Symptoms and quality of life in patients with coexistent atrial fibrillation and atrial flutter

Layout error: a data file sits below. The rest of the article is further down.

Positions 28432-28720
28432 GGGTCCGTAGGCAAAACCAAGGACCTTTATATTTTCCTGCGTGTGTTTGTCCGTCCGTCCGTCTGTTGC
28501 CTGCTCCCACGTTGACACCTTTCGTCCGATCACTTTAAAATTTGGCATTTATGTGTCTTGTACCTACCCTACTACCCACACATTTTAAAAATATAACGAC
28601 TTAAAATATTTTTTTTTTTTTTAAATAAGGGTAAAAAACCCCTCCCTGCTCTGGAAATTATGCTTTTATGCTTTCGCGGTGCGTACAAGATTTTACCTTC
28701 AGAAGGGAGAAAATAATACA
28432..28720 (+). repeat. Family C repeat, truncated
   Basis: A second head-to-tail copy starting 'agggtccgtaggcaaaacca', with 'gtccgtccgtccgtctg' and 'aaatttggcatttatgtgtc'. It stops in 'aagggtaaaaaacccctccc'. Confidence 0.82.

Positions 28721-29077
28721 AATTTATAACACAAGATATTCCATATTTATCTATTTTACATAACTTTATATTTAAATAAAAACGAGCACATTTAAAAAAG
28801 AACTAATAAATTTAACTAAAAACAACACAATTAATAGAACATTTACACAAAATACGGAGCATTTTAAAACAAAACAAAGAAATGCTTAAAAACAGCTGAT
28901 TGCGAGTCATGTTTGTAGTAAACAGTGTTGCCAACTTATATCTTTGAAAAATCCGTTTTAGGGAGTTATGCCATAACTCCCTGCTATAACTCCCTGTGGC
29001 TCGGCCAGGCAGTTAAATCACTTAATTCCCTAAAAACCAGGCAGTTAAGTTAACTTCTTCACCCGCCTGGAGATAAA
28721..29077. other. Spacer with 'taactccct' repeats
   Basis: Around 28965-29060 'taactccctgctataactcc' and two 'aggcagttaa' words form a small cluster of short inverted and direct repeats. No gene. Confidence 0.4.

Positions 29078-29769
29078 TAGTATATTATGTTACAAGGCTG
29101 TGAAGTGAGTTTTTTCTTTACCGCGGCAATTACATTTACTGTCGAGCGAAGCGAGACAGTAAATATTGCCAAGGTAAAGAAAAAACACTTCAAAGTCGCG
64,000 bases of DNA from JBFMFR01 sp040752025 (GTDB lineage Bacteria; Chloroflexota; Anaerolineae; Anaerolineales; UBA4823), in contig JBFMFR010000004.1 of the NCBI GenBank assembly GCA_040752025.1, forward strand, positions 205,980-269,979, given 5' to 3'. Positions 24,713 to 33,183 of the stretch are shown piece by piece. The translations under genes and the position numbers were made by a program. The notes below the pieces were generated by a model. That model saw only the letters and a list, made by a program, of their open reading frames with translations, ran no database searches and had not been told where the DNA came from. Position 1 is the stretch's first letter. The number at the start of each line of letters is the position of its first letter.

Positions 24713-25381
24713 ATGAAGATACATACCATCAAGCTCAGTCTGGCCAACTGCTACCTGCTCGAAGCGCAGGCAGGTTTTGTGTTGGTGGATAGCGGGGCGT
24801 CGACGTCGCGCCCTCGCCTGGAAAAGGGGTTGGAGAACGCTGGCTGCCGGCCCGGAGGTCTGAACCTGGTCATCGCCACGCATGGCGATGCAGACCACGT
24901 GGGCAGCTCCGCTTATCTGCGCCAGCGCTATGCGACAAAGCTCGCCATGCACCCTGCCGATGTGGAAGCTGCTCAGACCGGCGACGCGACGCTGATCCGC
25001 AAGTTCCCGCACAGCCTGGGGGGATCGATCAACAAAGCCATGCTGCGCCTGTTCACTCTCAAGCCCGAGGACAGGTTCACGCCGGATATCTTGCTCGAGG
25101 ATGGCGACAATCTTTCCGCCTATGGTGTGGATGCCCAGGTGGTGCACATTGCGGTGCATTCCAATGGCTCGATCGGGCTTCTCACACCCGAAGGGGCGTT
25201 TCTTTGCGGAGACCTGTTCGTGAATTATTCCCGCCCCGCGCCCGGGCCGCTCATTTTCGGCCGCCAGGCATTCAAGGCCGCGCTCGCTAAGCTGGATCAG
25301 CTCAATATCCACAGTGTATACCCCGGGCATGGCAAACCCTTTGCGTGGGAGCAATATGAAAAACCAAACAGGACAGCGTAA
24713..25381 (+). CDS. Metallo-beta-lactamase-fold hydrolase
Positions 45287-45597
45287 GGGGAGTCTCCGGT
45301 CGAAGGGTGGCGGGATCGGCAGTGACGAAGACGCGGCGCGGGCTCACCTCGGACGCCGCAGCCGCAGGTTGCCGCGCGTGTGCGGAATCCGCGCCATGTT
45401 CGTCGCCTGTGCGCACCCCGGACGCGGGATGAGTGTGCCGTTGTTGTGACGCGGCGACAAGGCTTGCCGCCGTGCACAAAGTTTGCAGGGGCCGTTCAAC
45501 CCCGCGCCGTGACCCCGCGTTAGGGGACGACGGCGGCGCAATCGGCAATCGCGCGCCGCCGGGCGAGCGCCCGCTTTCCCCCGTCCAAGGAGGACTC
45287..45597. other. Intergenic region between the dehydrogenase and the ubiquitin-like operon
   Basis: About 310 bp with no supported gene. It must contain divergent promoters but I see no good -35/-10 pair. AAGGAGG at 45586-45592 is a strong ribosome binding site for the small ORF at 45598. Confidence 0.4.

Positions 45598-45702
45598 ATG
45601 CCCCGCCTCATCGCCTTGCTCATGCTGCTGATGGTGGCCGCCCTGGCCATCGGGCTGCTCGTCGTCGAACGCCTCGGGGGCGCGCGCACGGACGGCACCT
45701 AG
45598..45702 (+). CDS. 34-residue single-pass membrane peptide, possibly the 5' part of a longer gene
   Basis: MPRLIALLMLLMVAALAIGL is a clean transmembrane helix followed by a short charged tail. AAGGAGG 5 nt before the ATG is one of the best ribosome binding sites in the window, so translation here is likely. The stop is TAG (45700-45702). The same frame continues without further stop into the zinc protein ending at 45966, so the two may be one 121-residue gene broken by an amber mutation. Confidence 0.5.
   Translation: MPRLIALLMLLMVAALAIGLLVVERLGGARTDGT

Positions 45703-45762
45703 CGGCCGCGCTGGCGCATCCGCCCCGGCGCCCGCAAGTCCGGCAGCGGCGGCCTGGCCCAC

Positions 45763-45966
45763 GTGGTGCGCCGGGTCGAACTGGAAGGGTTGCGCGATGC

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Aims: Atrial fibrillation (AF) and atrial flutter (AFL) are two of the most common atrial arrhythmias and often coexist. Many patients with AF or AFL are symptomatic, which impacts their quality of life (QoL). The purpose of this study was to determine whether coexistent AFL represents an added burden for AF patients. Methods: We combined baseline data from two large prospective, observational, multicenter cohort studies (BEAT-AF and Swiss-AF). All 3931 patients included in this analysis had documented AF. We obtained information on comorbidities, medication, and lifestyle factors. All participants had a clinical examination and a resting ECG. Symptom burden and QoL at the baseline examination were compared between patients with and without coexistent AFL using multivariable adjusted regression models. Results: Overall, 809 (20.6%) patients had a history of AFL. Patients with coexistent AFL more often had history of heart failure (28% vs 23%, p = 0.01), coronary artery disease (30% vs 26%, p = 0.007), failed therapy with antiarrhythmic drugs (44% vs 29%, p < 0.001), and more often underwent AF-related interventions (36% vs 17%, p < 0.001). They were more often symptomatic (70% vs 66%, p = 0.04) and effort intolerant (OR: 1.14; 95% CI: 1.01-1.28; p = 0.04). Documented AFL on the baseline ECG was associated with more symptoms (OR: 2.30; 95% CI: 1.26-4.20; p = 0.007). Conclusion: Our data indicates that patients with coexistent AF and AFL are more often symptomatic and report poorer quality of life compared to patients suffering from AF only.